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Is Amazon (NASDAQ:AMZN) About to Disrupt Alimentation Couche-Tard (TSX:ATD.B)?

One of Wall Street’s top analysts thinks Amazon.com (NASDAQ:AMZN) should expand into the gas station business.

Tim Forte, managing director and senior analyst at Wall Street research firm D.A. Davidson, sees a number of reasons why Amazon should make the move. He told BNN Bloomberg advantages would include convenience stores giving consumers an easy place to pick up packages, the lower cost of delivery to commercial locations versus residential ones, and Amazon could use technology to enhance the traditional convenience store experience.

The advantages don’t stop there. Gasoline is a predictable business that would add a nice boost to Amazon’s top line. Giving Prime members a discount on gas would really enhance that program as well, which would lead to even greater penetration.

Forte sees Amazon having an approach to gas that mirrors Costco’s, which uses fuel as a loss-leader to help gain memberships. It’s obvious Costco’s gas strategy is a massive success; anyone who has ever filled up there can attest there’s always a lineup.

How exactly would Alimentation Couche-Tard (TSX:ATD.B) fare if Amazon entered the gas business in a big way? Here are two possible scenarios.

The bear case

There’s the possibility Amazon could do significant damage to Couche-Tard if it started selling gasoline.

Amazon has generally tried to expand into a market organically before doing anything major like acquiring their way in. Just look at the company’s attempts to enter grocery with Amazon Go before finally giving up and buying Whole Foods.

Let’s face it. Gasoline is a commodity product. Consumers simply don’t care what type of gasoline ends up in their tank. It all works about the same.

Despite this, gas stations still get loyal customers. They all have their own unique loyalty programs that reward consumers for sticking with one brand. Some shoppers go to one station above others because they like the convenience store or perhaps just because of geographical convenience.

Amazon has shown they know a thing or two about operating customer loyalty programs. Amazon Prime is one of the world’s largest. And if it views gas as a loss-leader, it could easily undercut traditional stations by anywhere from 5-10 cents a liter or even more. Costco is doing just that right now.

The only issue would be expanding across the U.S. in a hurry. It’s hard to build a chain of gas stations from scratch.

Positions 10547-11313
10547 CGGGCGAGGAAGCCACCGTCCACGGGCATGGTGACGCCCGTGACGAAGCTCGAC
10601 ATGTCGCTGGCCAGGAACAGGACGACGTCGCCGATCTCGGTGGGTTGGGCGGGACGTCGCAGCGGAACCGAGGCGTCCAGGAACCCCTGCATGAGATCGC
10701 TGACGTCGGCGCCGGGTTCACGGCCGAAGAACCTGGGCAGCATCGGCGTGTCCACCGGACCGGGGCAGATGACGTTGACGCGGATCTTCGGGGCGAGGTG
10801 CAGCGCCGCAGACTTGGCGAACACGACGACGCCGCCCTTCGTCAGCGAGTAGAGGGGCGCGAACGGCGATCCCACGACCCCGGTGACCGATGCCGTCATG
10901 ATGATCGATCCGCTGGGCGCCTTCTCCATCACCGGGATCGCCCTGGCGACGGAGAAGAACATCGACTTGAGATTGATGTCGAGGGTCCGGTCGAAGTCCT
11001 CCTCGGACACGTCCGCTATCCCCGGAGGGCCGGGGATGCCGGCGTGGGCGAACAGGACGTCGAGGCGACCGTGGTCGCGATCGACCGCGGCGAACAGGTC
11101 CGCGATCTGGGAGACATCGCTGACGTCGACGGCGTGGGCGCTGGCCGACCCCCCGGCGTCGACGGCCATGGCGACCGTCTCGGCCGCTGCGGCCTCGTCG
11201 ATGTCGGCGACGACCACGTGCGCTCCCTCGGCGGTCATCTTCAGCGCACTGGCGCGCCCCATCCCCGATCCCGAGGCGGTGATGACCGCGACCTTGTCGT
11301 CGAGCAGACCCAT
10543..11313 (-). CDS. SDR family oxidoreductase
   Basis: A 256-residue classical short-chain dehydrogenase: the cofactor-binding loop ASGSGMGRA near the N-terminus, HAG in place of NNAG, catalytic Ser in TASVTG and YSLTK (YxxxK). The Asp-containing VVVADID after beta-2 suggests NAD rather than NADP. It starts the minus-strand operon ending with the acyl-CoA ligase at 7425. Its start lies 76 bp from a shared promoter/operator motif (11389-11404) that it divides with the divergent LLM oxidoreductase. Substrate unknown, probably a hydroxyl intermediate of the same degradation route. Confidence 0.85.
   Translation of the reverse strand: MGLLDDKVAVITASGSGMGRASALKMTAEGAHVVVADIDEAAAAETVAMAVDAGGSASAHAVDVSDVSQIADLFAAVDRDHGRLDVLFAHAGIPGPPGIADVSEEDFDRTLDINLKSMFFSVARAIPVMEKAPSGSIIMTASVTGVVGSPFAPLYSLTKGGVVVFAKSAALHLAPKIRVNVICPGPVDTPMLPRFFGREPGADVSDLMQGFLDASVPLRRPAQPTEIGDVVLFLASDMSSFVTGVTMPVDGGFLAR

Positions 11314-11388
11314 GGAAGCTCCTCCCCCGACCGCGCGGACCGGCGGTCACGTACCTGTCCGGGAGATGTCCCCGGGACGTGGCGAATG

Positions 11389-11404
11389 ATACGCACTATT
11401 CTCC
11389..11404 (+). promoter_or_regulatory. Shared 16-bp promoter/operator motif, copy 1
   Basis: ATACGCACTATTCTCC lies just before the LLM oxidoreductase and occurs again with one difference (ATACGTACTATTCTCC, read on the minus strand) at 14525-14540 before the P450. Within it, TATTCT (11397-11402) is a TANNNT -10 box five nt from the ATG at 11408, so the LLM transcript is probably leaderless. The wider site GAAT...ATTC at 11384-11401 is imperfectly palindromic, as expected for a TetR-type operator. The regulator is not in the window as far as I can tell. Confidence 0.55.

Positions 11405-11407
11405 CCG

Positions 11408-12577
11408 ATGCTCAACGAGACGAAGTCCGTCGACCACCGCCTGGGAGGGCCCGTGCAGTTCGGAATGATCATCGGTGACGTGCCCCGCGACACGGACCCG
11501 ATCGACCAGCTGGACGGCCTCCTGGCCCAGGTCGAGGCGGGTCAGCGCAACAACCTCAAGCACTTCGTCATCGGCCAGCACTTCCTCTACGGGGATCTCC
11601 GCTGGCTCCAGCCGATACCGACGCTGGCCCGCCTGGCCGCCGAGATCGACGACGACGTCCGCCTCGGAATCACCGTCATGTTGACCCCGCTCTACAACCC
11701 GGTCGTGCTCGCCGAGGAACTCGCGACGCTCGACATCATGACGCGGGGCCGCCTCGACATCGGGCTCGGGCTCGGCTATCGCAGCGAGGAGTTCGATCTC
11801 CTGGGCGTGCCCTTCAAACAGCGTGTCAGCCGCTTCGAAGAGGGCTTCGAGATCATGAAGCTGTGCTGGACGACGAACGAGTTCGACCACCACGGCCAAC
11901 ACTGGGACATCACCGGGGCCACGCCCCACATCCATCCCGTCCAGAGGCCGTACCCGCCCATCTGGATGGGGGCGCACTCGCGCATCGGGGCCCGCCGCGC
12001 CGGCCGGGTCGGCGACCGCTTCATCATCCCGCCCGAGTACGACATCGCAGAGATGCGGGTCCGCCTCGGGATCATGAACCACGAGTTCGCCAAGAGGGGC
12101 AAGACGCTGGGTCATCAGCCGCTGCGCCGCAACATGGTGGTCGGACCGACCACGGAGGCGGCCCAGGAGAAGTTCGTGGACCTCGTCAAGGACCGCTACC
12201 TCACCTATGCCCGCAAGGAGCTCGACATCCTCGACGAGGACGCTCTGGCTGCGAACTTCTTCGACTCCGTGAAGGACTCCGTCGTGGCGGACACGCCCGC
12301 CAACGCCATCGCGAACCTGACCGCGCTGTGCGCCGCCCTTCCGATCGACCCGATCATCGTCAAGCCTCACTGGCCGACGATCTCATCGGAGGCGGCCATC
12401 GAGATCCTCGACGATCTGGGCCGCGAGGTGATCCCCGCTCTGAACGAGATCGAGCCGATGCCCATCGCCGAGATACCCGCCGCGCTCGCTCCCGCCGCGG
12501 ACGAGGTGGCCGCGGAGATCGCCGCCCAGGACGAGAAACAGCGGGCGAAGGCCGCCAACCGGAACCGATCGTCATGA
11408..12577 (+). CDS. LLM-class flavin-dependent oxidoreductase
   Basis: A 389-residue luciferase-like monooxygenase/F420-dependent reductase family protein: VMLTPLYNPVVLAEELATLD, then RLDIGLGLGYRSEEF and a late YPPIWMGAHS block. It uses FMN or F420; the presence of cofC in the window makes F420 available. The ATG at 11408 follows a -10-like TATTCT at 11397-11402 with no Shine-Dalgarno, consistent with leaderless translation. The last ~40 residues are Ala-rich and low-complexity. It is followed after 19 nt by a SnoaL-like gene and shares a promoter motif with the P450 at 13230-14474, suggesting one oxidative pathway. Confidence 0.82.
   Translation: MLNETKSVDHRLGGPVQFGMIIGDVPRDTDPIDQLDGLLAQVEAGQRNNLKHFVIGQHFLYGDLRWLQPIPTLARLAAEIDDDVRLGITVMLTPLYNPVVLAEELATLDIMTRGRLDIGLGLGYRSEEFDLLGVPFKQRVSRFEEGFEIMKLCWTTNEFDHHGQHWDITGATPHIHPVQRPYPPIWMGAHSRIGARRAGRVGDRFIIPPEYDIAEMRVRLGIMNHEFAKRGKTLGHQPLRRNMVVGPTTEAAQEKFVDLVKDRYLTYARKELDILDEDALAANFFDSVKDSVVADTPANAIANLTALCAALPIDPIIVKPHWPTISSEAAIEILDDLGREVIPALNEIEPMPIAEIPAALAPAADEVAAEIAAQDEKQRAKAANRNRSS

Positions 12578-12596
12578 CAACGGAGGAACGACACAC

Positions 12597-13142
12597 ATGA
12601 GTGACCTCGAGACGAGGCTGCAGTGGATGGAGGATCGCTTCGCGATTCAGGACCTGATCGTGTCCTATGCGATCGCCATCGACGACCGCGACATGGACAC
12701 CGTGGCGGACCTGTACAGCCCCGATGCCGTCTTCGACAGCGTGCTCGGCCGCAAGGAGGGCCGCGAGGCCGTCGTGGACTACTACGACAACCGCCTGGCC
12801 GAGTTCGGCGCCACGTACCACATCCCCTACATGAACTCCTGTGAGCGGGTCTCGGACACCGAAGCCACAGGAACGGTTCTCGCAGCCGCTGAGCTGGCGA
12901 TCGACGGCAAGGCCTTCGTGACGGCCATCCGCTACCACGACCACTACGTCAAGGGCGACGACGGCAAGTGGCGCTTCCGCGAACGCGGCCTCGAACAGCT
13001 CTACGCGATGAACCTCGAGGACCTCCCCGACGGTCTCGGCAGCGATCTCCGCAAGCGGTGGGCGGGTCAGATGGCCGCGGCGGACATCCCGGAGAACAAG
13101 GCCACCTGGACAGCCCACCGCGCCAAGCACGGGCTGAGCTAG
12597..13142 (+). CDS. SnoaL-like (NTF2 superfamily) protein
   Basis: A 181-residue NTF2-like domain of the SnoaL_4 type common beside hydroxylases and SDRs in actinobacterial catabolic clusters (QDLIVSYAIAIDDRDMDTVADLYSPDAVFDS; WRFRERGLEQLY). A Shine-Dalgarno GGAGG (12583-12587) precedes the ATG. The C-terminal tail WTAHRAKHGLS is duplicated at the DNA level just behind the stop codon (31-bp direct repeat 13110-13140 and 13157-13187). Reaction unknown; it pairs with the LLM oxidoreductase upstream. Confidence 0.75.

The bull case

Here’s where things get interesting. Alimentation Couche-Tard would probably be the perfect choice for Amazon to acquire if it was looking to immediately enter the gas business.

Couche-Tard has some 10,000 convenience stores across North America, including 7,800 locations spanning 48 states across the United States. Stores are located in every state except Utah and Nebraska.

What’s easier — building a network from scratch or simply acquiring one already in place? Couche-Tard is already well represented in North America, and let’s not forget its presence in Europe as well. Amazon could let Couche-Tard’s management team run the gasoline business while it focuses on making the existing real estate compatible with package delivery.

It would be an easy transition overall — much easier than building a network one station at a time. Acquiring a world-class management team would be a big win as well.

Sure, Amazon could acquire other regional gas station chains and build its network that way. But bidding is fierce. There’s no guarantee the tech behemoth would out-bid Couche-Tard or other potential buyers.

The bottom line

Ultimately, I don’t think Amazon’s move into the gas station business is going to come anytime soon. The tech giant has other priorities, and I’d wager it would rather grow its retail presence by expanding Whole Foods.

But at the same time, there’s definitely potential for the company to acquire Couche-Tard if it was serious about getting into the space. This potential is just another reason to be bullish on a company with a lot to like.

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John Mackey, CEO of Whole Foods Market, an Amazon subsidiary, is a member of The Motley Fool’s board of directors. Fool contributor Nelson Smith has no position in any of the stocks mentioned. David Gardner owns shares of Amazon. The Motley Fool owns shares of Amazon. Couche-Tard is a recommendation of Stock Advisor Canada.

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